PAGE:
These were the cities of refuge in the land of Israel: On the north, Kedesh in the tribe of Naphtali; in the center, Shechem, at the foot of Mount Gerizim, in the tribe of Ephraim; and on the south, Hebron, Caleb's city, in the tribe of Judah. These were among the mountains, on the west of the river Jordan. On the east of the river Jordan, the cities were Golan of Bashan in Manasseh, Ramoth of Gilead, in the tribe of Gad, and Bezer in the highlands of the tribe of Reuben.

This law taught the Israelites to be patient, and to control themselves, to protect the innocent, and to seek for justice, and not yield to sudden anger.

Among the tribes there was one which had no land given to it in one place. This was the tribe of Levi, to which Moses and Aaron belonged. The men of this tribe was priests, who offered the sacrifices, and Levites, who cared for the Tabernacle and its worship. Moses and Joshua did not think it well to have all the Levites living in one part of the country, so he gave them cities, and in some places the fields around the cities, in many parts of the land. From these places they went up to the Tabernacle to serve, each for a certain part of the year; and the rest of the year stayed in their homes and cared for their fields.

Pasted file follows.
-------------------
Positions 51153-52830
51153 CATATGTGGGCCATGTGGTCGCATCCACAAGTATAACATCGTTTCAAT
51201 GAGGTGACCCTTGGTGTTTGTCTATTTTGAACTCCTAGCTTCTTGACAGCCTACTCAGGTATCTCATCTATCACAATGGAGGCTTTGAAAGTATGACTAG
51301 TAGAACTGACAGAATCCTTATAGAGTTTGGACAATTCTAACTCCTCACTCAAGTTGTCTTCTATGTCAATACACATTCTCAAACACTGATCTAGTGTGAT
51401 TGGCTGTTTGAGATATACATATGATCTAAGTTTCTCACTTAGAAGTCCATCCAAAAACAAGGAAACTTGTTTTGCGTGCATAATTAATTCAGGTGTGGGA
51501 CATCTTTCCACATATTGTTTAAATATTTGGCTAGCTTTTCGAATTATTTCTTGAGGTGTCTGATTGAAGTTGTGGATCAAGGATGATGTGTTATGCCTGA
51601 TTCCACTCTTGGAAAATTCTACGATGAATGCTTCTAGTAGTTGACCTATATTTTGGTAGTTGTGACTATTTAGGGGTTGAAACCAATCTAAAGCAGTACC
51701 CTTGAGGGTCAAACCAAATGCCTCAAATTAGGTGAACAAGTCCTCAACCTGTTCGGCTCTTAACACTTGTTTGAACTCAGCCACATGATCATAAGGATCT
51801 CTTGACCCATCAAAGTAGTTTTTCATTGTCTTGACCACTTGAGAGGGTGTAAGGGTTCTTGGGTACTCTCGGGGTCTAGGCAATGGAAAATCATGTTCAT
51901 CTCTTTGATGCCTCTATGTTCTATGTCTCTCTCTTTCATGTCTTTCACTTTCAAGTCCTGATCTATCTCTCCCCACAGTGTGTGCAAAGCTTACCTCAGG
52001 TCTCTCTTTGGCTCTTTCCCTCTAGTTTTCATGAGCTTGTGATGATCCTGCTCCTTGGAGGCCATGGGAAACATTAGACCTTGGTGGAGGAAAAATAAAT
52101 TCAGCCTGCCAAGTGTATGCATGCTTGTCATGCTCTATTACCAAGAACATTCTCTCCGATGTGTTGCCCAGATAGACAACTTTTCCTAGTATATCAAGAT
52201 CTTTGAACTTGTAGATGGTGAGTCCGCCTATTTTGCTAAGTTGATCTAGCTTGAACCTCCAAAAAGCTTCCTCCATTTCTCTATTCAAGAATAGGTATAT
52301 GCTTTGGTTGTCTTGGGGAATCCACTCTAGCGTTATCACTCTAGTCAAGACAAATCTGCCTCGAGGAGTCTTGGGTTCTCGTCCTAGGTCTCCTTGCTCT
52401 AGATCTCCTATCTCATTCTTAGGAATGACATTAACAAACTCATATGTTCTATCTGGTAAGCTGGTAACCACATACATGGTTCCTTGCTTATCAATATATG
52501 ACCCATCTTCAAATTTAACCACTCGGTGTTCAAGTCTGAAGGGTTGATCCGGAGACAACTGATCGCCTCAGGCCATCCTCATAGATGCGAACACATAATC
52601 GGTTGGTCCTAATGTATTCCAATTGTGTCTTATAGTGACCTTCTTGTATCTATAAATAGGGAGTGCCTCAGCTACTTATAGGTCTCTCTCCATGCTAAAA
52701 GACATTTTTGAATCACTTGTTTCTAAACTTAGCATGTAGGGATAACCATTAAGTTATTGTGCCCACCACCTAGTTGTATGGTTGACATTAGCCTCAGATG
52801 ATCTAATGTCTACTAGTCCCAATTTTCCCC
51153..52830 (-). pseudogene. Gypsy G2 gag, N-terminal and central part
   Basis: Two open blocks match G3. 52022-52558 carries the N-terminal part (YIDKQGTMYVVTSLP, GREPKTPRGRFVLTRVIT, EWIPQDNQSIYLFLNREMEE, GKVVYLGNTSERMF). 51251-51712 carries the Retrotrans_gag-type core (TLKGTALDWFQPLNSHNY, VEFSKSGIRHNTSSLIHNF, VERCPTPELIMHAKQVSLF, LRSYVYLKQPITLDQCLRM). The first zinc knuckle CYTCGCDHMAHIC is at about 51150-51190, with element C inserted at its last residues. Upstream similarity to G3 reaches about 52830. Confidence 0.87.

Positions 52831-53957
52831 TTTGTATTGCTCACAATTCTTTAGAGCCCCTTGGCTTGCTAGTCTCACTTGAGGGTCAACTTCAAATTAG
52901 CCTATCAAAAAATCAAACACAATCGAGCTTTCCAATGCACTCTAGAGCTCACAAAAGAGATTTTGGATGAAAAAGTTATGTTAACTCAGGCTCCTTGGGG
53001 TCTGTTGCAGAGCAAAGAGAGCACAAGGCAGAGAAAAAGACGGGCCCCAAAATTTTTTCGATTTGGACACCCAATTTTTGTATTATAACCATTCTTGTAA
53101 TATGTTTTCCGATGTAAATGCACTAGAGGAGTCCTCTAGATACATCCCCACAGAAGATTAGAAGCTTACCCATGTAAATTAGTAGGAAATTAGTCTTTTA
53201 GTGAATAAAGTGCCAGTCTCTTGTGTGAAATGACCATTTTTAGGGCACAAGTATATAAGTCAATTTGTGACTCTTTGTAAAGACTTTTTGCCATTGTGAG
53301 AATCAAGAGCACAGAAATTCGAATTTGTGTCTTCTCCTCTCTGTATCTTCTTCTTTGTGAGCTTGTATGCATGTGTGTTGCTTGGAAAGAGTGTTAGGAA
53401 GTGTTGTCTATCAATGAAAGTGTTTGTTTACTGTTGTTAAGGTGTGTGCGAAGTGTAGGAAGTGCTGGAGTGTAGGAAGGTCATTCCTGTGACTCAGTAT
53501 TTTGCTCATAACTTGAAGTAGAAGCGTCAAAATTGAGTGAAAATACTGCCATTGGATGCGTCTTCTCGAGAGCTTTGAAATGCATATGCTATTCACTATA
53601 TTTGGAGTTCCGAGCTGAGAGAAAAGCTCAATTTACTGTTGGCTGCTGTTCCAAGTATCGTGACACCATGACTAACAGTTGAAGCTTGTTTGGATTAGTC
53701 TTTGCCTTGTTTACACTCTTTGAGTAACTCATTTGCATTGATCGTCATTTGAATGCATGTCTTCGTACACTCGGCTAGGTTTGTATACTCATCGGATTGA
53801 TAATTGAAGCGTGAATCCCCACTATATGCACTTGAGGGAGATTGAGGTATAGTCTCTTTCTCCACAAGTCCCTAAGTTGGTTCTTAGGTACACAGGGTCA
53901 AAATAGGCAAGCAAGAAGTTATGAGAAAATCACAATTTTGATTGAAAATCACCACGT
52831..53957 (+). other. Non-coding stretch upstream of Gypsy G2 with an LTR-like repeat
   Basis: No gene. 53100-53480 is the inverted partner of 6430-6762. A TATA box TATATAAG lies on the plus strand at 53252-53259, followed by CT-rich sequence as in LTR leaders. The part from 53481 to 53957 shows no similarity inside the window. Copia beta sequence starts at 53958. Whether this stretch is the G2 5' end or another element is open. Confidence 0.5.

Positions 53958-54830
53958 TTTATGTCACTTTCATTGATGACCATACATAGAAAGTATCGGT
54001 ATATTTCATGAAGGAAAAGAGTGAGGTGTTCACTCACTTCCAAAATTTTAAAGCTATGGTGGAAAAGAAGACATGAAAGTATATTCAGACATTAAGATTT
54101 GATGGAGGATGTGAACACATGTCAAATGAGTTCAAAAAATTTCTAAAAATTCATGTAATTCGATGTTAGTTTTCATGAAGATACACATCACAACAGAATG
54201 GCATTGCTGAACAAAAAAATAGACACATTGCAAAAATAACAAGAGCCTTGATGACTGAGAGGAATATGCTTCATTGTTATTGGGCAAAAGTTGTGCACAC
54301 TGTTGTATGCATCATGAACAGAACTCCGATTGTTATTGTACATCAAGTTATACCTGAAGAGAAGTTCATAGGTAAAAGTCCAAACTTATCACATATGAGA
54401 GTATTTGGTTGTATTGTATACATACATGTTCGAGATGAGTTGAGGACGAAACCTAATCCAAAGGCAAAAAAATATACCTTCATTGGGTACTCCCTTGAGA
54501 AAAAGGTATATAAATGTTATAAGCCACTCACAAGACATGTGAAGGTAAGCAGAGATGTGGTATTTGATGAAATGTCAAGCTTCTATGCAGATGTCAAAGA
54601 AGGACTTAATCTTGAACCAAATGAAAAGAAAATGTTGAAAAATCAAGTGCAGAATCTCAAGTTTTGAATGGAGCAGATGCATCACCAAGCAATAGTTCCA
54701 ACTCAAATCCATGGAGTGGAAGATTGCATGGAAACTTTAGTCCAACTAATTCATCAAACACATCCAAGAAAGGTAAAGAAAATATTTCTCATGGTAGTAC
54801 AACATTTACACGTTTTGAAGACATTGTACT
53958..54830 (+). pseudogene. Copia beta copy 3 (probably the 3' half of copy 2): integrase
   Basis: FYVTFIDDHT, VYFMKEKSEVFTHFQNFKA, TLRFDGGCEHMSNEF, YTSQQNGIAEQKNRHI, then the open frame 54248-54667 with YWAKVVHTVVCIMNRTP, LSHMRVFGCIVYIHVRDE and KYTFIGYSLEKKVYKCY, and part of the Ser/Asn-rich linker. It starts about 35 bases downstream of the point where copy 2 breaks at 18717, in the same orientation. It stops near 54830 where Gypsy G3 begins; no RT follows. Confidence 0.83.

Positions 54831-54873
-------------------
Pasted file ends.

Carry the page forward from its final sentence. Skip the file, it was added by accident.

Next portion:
When the war was over, and the land was divided, Joshua fixed the Tabernacle at a place called Shiloh, not far from the center of the land, so that from all the tribes the people could come up at least once a year for worship. They were told to come from their homes three times in each year, and to worship the Lord at Shiloh.

These three times were for the feast of the Passover in the spring, when the lamb was killed, and roasted, and eaten with unleavened bread, of which we read in Story Twenty-eight of Part One; the feast of the Tabernacles in the fall, when for a week they slept out of doors in huts made of twigs and boughs, to keep in mind their life in the wilderness; and the feast of Pentecost, fifty days after the Passover, when they laid on the altar the first ripe fruits from the fields. All these three great feasts were kept at the place of the altar and the Tabernacle.

And at Shiloh, before the Tabernacle, they placed the altar, on which the offerings were laid twice every day. (See Part First, Stories Twenty-seven and Twenty-eight.)

God had kept his promise, and had brought the Israelites into a land which was their own, and had given them rest from all their enemies.